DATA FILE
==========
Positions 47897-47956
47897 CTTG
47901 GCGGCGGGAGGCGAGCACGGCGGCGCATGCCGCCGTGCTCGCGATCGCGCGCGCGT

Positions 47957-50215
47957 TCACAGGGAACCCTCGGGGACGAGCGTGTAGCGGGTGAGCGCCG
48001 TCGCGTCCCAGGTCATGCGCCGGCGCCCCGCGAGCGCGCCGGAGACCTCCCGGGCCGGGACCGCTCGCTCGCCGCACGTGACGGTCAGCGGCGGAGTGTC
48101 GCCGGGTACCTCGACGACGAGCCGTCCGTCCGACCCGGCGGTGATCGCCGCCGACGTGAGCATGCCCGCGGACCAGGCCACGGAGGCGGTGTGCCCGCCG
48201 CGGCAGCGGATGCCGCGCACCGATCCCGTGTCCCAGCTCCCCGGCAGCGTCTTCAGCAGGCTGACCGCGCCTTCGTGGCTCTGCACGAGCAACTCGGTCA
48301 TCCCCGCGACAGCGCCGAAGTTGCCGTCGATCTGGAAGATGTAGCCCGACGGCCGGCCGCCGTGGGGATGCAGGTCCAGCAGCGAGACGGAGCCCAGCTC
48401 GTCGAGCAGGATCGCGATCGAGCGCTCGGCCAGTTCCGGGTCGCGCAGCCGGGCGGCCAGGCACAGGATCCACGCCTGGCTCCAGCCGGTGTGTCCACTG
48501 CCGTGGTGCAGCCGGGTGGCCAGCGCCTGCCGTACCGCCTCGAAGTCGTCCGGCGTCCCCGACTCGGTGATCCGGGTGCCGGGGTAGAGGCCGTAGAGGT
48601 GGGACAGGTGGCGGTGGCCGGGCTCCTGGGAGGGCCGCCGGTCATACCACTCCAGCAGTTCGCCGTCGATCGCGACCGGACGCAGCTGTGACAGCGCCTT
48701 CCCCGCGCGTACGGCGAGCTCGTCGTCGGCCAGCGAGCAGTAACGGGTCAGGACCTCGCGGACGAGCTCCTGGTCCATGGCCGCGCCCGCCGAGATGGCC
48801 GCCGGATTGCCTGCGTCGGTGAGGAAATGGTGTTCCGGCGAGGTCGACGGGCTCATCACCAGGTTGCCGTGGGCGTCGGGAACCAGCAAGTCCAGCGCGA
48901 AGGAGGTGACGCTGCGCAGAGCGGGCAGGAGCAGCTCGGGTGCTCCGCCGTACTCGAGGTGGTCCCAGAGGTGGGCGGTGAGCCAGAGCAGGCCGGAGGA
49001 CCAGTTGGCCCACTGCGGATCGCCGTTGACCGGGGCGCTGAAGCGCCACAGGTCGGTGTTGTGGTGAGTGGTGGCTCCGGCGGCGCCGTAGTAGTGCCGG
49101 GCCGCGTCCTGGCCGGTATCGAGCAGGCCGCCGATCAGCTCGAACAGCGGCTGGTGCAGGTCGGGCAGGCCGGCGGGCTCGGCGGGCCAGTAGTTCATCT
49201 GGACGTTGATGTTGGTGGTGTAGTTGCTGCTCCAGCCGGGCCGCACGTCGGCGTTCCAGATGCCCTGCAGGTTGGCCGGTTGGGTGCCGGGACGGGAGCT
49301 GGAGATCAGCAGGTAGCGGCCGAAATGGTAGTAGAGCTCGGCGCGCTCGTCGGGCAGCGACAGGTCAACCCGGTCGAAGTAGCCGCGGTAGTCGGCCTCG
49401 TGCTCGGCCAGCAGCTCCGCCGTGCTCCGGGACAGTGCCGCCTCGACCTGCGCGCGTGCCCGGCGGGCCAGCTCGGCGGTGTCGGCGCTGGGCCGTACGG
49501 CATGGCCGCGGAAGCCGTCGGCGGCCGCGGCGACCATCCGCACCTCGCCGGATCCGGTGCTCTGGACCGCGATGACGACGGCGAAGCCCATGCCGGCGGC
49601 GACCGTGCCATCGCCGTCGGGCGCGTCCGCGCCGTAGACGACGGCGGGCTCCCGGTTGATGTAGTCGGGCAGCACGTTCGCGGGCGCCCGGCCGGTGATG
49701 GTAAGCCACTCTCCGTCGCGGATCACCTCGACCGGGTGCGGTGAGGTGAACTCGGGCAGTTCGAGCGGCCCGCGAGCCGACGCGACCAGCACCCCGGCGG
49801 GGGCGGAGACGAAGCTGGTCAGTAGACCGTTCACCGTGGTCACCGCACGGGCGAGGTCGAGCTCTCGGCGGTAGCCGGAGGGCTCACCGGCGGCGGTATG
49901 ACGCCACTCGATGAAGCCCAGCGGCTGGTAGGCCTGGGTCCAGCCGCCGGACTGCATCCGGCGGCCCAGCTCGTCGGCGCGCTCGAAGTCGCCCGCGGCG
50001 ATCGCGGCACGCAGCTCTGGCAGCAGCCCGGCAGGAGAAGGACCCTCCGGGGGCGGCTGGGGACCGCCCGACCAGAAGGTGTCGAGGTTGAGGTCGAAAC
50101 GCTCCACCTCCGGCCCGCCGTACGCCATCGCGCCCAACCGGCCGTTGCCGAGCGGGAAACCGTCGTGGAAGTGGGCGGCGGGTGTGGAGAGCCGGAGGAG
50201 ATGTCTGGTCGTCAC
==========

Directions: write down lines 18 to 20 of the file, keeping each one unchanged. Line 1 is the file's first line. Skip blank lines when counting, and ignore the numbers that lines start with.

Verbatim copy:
49201 GGACGTTGATGTTGGTGGTGTAGTTGCTGCTCCAGCCGGGCCGCACGTCGGCGTTCCAGATGCCCTGCAGGTTGGCCGGTTGGGTGCCGGGACGGGAGCT
49301 GGAGATCAGCAGGTAGCGGCCGAAATGGTAGTAGAGCTCGGCGCGCTCGTCGGGCAGCGACAGGTCAACCCGGTCGAAGTAGCCGCGGTAGTCGGCCTCG
49401 TGCTCGGCCAGCAGCTCCGCCGTGCTCCGGGACAGTGCCGCCTCGACCTGCGCGCGTGCCCGGCGGGCCAGCTCGGCGGTGTCGGCGCTGGGCCGTACGG